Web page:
Here’s a little bit of light word nerd reading.
In “Singular Challenge: Maybe ‘They’ is Becoming OK,” Jan Freeman takes on a topic MRP loves: the singular “they/their.” She writes:
Usage writers, even if they don’t think singular they has achieved respectability, agree that its day is coming. Barbara Wallraff explains why in a post at her new blog at TheAtlantic.com: “Write ‘he’ about a nonspecific person and you’re a sexist. Write ‘she’ and you’re a flaming feminist. Write ‘he or she’ and you’re a pedant. Write ‘they’ and you’re an ignoramus.”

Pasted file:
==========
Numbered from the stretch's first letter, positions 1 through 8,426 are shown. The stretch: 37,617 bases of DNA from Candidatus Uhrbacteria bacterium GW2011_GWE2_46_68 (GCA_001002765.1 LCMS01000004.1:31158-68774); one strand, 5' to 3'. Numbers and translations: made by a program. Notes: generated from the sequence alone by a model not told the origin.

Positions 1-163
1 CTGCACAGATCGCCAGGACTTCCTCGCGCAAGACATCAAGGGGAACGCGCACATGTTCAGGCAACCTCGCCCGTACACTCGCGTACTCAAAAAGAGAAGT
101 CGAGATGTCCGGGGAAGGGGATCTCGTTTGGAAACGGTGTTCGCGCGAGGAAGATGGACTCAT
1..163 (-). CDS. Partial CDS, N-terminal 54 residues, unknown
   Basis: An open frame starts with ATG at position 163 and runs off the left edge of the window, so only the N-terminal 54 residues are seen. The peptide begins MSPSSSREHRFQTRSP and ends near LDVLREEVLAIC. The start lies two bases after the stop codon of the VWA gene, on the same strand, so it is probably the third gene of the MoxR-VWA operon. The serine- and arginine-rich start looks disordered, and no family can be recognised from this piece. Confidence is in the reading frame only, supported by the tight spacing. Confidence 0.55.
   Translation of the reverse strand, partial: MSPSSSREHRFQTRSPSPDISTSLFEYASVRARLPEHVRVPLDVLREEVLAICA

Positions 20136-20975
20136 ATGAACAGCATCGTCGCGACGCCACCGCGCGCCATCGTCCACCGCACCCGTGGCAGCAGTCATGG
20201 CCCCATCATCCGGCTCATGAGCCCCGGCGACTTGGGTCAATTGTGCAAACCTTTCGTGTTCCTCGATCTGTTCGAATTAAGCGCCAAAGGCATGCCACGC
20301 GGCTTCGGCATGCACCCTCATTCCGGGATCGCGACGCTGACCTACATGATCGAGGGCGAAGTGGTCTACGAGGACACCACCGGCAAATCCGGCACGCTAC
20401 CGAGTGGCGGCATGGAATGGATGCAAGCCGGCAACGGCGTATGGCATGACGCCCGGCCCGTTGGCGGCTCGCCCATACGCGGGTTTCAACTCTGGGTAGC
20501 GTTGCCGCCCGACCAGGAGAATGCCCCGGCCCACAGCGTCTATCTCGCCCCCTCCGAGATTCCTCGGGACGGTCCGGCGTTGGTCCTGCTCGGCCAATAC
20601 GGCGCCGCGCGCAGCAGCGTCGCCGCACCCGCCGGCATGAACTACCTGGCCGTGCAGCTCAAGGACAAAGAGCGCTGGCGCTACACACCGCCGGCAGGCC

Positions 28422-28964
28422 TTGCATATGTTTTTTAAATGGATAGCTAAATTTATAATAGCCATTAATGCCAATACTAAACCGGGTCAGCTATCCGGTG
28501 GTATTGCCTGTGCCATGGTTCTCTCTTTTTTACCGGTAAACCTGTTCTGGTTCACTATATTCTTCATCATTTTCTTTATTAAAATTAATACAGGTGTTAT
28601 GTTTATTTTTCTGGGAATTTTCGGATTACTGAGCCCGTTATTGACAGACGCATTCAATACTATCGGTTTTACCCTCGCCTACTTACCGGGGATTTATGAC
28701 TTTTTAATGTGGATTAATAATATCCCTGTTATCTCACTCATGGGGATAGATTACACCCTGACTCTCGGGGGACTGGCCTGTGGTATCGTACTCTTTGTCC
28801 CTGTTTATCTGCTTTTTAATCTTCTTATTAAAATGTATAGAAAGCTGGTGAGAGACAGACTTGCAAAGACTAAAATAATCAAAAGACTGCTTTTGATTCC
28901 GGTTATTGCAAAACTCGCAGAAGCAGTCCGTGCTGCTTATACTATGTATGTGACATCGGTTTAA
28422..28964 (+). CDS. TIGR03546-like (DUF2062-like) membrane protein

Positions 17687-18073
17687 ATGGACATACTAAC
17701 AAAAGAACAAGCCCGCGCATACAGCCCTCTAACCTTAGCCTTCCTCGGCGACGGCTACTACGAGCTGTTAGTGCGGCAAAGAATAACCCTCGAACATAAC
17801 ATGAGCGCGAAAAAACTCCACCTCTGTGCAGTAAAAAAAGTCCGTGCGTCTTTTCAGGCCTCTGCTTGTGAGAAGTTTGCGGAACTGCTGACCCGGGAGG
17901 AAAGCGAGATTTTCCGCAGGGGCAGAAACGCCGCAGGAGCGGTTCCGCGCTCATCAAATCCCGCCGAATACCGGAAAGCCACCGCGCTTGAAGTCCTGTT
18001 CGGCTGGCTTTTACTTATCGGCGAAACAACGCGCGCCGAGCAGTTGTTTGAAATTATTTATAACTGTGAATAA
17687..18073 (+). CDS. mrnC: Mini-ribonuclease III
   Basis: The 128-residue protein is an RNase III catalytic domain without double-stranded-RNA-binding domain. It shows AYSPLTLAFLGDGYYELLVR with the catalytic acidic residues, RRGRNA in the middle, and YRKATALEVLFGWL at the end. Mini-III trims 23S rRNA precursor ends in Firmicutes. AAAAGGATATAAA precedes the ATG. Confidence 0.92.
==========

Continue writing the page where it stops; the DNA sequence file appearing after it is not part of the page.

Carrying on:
And hat tip to Moondog for directing me to “A Dolphin or a Lonely Transvestite?: How Best to Talk About English in English.” Christine Kenneally writes:
Overall, English is portrayed as either language triumphant or the scrappy linguistic underdog who came out on top.
Of course, you can’t talk about 1,500 years of codified sound waves without using some kind of analogy, but is it helpful to call English a mallard or a dolphin or a lonely transvestite? What’s the best way to talk about English in English?
So, um, if English were an animal, what animal would it be?